Archive for July 2011
Sure $50 million—to be paid over four years—is a very big deal. Beyond the dollars the partnership between Bloomberg and the club takes the fight to end the coal era to a new well-staffed and nationwide level. Read the rest of this entry »
The Carbon Disclosure Project says broadband—and increased access to it on a global basis—is the key to stimulating new, sustainable economic growth.
CDP is a London non-profit that claims to hold the “largest database of primary corporate climate change information in the world.” It outlined the opportunity that broadband represents in a 24-page paper released late last month,” Building a 21st century communications economy.”
Global oil demand is forecast to grow 1 percent each year through 2030, according to CDP, with much of the increase coming from emerging economies, mainly China and India. Natural resources, especially oil, are becoming harder to access and more expensive to buy, so when talking about strategic action CDP says there is an alternative: Creation of a “low carbon, low-environmental impact economy through greater investment in advanced communication networks.” Read the rest of this entry »
Goods movement stakeholders in port areas and the Environmental Protection Agency have launched an initiative that’s designed to help clear the air and reduce emissions in the nation’s port areas.
The EPA SmartWay Drayage Program builds on clean truck programs that have been around at various port regions for several years.
The players with the EPA in the nationwide initiative include: The Coalition for Responsible Transportation and the Environmental Defense Fund. The CRT partners comprise: Best Buy; Hewlett Packard; Home Depot; JC Penney; Lowe’s; Nike; Target; Wal-Mart; and the following port trucking carriers: California Cartage Express, LLC; California Multimodal, LLC; Container Connection; Evans Delivery Company, Inc.; GSC Logistics; PDS Trucking Inc.; Performance Team/Gale Triangle; Total Transportation Services, Inc.; and the Western Ports Transportation.
The launch was announced recently at the Port of Charleston, SC. According to the joint announcement, the program “builds a partnership between numerous goods movement stakeholders including major national retailers, trucking companies, port communities, environmental groups and the U.S. EPA to solve a critical health and environmental challenge: how to reduce harmful air emissions from port drayage trucks.”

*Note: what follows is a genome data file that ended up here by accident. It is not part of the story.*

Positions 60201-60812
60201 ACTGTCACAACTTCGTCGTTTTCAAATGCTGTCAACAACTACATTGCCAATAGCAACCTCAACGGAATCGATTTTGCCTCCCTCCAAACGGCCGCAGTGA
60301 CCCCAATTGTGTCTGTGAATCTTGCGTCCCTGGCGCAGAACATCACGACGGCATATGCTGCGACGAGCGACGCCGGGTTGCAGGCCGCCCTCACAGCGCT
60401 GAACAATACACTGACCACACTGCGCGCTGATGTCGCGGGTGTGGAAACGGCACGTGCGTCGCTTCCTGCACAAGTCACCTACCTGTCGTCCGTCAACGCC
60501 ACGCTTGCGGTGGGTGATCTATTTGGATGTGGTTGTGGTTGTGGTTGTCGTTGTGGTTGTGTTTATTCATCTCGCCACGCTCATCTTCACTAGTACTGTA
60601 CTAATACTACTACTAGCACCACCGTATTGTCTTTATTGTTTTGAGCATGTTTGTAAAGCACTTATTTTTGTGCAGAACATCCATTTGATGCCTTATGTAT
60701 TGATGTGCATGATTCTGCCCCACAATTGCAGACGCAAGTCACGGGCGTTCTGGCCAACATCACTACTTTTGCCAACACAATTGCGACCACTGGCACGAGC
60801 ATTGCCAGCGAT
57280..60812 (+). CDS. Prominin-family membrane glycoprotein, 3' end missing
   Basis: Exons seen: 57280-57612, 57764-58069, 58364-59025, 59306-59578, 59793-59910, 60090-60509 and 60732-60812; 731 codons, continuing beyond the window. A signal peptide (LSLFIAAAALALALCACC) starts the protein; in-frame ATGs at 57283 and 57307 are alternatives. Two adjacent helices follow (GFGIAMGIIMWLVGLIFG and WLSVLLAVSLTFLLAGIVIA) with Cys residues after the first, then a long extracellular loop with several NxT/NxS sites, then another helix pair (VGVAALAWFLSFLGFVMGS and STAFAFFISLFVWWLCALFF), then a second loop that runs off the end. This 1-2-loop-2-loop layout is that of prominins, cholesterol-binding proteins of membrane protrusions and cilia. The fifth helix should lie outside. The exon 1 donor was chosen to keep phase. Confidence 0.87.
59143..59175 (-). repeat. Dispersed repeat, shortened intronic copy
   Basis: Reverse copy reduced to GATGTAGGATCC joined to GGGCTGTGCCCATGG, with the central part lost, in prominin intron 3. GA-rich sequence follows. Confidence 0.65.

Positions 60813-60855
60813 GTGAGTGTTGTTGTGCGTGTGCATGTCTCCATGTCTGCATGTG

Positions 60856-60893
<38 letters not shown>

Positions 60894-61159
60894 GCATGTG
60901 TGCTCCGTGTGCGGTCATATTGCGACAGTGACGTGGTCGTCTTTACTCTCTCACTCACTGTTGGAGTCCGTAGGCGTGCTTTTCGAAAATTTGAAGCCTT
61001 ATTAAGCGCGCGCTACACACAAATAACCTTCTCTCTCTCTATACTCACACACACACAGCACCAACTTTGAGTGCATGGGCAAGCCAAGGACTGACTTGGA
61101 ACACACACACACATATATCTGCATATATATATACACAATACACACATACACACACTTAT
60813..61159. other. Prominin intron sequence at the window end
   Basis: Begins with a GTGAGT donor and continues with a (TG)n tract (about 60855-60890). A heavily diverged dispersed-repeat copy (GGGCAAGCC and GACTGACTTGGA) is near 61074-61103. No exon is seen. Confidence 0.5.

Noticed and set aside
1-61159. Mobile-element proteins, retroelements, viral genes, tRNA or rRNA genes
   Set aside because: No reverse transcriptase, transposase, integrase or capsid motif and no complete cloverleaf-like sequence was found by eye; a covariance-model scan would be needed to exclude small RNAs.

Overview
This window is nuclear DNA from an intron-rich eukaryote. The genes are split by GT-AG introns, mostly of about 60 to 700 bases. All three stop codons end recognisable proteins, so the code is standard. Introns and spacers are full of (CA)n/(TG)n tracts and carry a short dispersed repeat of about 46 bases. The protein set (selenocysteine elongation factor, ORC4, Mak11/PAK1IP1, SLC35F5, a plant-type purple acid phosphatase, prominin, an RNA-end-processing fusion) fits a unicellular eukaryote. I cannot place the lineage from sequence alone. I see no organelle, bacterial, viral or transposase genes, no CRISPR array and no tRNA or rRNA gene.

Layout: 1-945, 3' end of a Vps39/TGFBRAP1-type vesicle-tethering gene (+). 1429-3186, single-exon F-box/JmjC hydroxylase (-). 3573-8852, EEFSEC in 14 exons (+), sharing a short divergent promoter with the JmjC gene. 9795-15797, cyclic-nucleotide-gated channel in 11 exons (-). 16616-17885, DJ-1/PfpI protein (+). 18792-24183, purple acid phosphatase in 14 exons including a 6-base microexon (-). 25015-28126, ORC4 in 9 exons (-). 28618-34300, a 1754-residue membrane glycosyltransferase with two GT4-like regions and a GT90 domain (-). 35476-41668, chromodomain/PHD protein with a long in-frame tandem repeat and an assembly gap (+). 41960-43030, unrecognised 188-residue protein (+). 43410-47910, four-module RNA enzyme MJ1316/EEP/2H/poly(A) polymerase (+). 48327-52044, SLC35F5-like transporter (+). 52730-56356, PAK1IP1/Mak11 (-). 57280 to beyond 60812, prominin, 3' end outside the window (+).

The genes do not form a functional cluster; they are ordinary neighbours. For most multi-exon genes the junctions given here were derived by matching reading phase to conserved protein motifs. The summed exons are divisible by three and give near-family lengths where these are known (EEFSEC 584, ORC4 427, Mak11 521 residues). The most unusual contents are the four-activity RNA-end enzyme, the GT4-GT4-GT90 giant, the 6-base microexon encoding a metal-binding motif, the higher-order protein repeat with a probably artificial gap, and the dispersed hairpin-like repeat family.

Drayage trucks, which haul cargo containers arriving at ports to storage areas, transload centers and nearby distribution centers, are usually old and a major source of diesel emissions in and around port areas. Getting those vehicles off the road is one of the thorniest and most controversial port and transportation issues around.
In a statement, Rick Gabrielson, who is the CRT President and is Target’s Director of Import Operations, said, “This partnership will generate private sector investment in clean technology, improve the environmental quality of our nation’s port communities and demonstrate the commitment we have made as the shipping industry’s leaders to emissions reductions.”
The program “offers great incentives for independent owner operators and trucking companies to replace their older drayage trucks with cleaner, less polluting models,” said Marcia Aronoff, the EDF’s senior vice president for programs. “With the rise in population and the growth of the freight transportation industry, we must be vigilant, forward thinking and creative in finding solutions that reduce toxic emissions and embrace market-based sustainability efforts.”
The drayage program is based on the EPA’s SmartWay Transport Partnership, generally regarded as an innovative and successful collaboration between the EPA and goods movement interests. The voluntary program provides a framework for assessing and addressing transportation-related emissions and energy efficiency while recognizing superior environmental performance through market-based incentives.
Under the program, port trucking companies and independent owner-operators sign a partnership agreement and commit to track diesel emissions, replace their older dirtier trucks with cleaner, newer ones, and achieve at least a 50 percent reduction in particulate matter and 25 percent reduction in nitrous oxide (NOx) below the national industry average within three years.
Then the SmartWay retailers sign a partnership agreement, committing to ship at least 75 percent of their port cargo with SmartWay trucking companies within three years.
“By giving business priority to SmartWay drayage carriers, the program creates a market-driven approach to incentivize emissions reductions at port communities across the country,” EPA says.
This approach has worked well in the Pacific Northwest, where market-based clean truck programs between stakeholders at the ports of Seattle and Tacoma have been around since 2008 and have removed hundreds of dirty drayage trucks from those port areas.